"Great Willow Weave" broadsheet

Click here to view A collage of photos and sketches on tumblr

"Great Willow Weave"

a social practice art project by students of the School of Landscape Architecture UCD

This broadsheet publication has been produced by the students and the module tutor Sophie von Maltzan for an exhibition in the Architecture Centre at  Royal Institute of Architects Ireland in September 2018. The students have produced a film that will be shown at the exhibition together with photos from the “Great Willow Weave”

“Social practice is an art medium that focuses on engagement through human interaction and social discourse. Since it is people and their relationships that form the medium of such works – rather than a particular process of production – social engagement is not only a part of a work’s organization, execution or continuation, but also an aesthetic in itself: of interaction and development. Socially engaged art aims to create social and/or political change through collaboration with individuals, communities, and institutions in the creation of participatory art. The discipline values the process of a work over any finished product or object” Pablo Helguera, 2012

"Great Willow Weave"

In 2010 we left the UCD landscape architecture studio drawing desks for the first time.

Instead of designing in the studio, we go out and work with communities in the City.

The each- way learning between students and community as they “explore” the neighbourhood together is immense.

In the summer of 2016 Phibsboro Tidy Town approached my practice Fieldwork & Strategies. They had received € 500 funding for building a memorial for Phibsboro teenagers who were shot during the Easter Rising.

After spending several weeks exploring Phibsboro and the community’s expectations from a memorial, the students came up with several proposals. The community chose four of them. With the community we then applied for funding from Croke Park Community fund. Croke Park was incredibly positive and very interested in part funding all four projects. The community decided to start with the “temporary” project: Weaving willow sculptures with the community on Great Western Square.

With funding promised by Croke Park, UCD and DCC we began planning the Great Willow Weaving in January 2017. Handing out flyers door-to-door and Design- participation- meetings with the residents followed meetings with the resident association. At the same time we costed the project, put together a workshop framework and explored willow as a material.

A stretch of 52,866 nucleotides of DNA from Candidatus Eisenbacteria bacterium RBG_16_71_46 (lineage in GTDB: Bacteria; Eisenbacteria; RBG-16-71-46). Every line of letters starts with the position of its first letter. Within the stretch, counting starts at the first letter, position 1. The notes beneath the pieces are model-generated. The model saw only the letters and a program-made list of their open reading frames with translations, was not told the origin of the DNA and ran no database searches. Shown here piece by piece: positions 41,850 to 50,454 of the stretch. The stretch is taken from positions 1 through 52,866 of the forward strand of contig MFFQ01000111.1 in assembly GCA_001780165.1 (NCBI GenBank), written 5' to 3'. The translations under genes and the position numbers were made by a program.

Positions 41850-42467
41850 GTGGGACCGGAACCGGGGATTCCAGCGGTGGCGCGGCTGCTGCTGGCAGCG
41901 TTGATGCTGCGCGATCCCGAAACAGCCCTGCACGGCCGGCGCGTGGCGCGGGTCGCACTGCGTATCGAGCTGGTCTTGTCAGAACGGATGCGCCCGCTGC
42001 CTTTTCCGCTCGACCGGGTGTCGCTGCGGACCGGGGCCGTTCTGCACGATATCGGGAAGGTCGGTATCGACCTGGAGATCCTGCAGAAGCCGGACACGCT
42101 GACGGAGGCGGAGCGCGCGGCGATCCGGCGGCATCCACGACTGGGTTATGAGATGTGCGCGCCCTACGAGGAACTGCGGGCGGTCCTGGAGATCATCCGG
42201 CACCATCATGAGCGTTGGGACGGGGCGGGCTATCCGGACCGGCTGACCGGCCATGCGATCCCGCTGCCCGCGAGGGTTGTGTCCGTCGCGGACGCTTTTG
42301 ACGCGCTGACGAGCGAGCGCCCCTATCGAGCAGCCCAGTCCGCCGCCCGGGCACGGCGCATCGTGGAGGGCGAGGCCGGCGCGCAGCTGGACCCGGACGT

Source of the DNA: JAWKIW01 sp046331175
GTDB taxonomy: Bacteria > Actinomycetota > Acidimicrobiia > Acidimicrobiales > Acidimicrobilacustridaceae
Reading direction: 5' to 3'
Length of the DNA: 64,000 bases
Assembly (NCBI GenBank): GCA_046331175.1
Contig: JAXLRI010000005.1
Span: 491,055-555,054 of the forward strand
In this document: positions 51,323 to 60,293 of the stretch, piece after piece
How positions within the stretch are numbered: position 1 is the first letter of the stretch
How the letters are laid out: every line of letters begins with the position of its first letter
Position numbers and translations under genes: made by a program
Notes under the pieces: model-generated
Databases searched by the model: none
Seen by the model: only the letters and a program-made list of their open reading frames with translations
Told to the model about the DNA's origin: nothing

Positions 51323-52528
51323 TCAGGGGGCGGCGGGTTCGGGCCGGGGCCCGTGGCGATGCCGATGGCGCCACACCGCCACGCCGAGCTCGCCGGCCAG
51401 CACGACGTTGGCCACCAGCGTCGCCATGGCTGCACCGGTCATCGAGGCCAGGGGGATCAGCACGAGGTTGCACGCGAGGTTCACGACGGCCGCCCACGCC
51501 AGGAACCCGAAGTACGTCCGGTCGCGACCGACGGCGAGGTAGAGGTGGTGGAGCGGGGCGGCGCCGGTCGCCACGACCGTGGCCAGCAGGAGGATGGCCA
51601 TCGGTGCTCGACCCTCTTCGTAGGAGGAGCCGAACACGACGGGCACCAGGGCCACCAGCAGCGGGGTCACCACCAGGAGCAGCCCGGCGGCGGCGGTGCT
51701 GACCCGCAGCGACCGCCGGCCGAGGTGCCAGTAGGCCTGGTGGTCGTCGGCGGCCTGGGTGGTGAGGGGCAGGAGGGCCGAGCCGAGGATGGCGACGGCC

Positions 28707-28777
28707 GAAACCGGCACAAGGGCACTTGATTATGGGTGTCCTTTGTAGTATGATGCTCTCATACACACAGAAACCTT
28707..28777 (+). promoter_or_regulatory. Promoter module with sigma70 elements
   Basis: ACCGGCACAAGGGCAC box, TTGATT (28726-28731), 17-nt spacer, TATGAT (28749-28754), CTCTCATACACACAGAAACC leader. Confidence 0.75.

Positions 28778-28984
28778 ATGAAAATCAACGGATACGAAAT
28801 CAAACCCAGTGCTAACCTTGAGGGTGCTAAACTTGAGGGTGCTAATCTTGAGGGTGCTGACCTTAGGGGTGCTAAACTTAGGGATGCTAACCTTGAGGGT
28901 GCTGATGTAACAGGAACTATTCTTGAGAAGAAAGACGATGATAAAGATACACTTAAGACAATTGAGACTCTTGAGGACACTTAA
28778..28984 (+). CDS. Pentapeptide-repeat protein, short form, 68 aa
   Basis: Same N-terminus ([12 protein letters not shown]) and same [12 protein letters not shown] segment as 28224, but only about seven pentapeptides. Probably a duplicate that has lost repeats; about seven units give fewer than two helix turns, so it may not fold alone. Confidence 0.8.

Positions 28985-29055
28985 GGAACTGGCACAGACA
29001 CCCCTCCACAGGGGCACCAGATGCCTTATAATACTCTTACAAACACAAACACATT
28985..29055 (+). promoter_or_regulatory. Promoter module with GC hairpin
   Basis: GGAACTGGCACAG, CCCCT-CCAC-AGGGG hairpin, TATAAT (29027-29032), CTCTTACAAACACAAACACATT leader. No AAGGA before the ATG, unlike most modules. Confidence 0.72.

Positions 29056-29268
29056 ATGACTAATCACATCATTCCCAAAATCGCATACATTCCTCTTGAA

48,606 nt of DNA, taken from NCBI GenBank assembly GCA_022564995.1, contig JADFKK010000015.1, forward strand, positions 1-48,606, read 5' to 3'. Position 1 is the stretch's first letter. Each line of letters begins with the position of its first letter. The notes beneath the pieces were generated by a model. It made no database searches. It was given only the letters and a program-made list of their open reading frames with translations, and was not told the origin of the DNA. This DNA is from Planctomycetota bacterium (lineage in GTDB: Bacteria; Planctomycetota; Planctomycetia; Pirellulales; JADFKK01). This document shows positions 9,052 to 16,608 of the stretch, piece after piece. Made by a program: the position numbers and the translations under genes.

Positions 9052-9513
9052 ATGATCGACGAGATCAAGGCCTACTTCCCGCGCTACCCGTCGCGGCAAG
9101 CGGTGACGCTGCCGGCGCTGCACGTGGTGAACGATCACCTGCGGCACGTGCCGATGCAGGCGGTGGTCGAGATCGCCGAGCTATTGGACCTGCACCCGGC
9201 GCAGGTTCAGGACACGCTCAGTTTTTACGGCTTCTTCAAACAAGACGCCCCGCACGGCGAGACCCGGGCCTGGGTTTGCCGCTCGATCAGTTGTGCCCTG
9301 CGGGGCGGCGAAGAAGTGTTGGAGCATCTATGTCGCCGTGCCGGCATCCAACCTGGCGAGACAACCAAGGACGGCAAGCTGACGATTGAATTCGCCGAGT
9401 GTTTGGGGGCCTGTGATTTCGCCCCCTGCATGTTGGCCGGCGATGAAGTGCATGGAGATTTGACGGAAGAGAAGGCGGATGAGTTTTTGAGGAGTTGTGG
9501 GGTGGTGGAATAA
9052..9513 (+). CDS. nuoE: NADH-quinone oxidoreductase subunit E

Willow weaving workshop dates were set for the middle of June, posters printed and put up in every shop window in Phibsboro by PhibsboroTidy Towns, who also invited local primary schools to take part. 

6 UCD students, several local residents and over 200 school children built 10 willow sculptures over one week in Great Western Square. Over the weekend we held a fete, organized by the students together with Phibsboro Tidy Towns. There were local musicians, games, weaving dreamcatchers, headbands, Brigid’s crosses and Harvest Nuts.

Originally the plan was to leave the sculptures up for 4 weeks but the residents association asked us to leave the sculptures for longer. Over the following months we came back to the Square every fortnight to monitor the project and gradually took down the sculptures as they deteriorated over time. Every time the community resisted. Especially the local children who visited the park every day were upset. We did do repair sessions with the residents in-between the end of June 2017 and the End of January 2018. Nonetheless the sculptures gradually disappeared- they were built to be ephemeral. Soon residents asked whether there would be another workshop …

One resident had the idea of organising a willow weaving festival each summer inviting international artists to build with the community. 

DCC has previously been offering to place benches, play elements and a biodiversity area on Great Western Square, but to date the residents association declined for fear of vandalism and loitering.

Yet the residents did not want us to take the willow sculptures away and in Spring 2018 the residents association asked us if we could repeat the project. 

We asked: “ Why do you want the sculptures but not the furniture?”

The answer was mostly: “Because the Willow is easy to take away again if it does not work.”

We did a door-to-door survey on the Square asking the residents if they would like another Willow Blitz. With the answers positive, we built another 8 sculptures in June 2018, this time with over 400 local school children. The materials for the project were financed by DCC. Is this now an open- ended temporary project?

The process was participatory, playful, open ended, inventive and spontaneous and the result very ephemeral.

We started this project from the grassroots: The community invited us to come and help. We then spent a lot of time with them, developped project proposals with the community and then presented the final proposals to the Bigger Community, Dublin City Council (DCC), a potential sponsor and the owners of the sites. 

Running this project over two summers gave us time to analyse the benefits and disadvantages of willow installations for the different parties involved: The residents, the wider community and above all the children. 

We learnt how much maintenance is needed. How little a threat vandalism is and how much damage child and dog play can do to the willow installations. We realized that the ephemeral aspect of the installations allow for personal interaction- installations can be changed and adapted and after they break down all together- they can be rebuild the following year by another 400 children. 

Sophie von Maltzan, UCD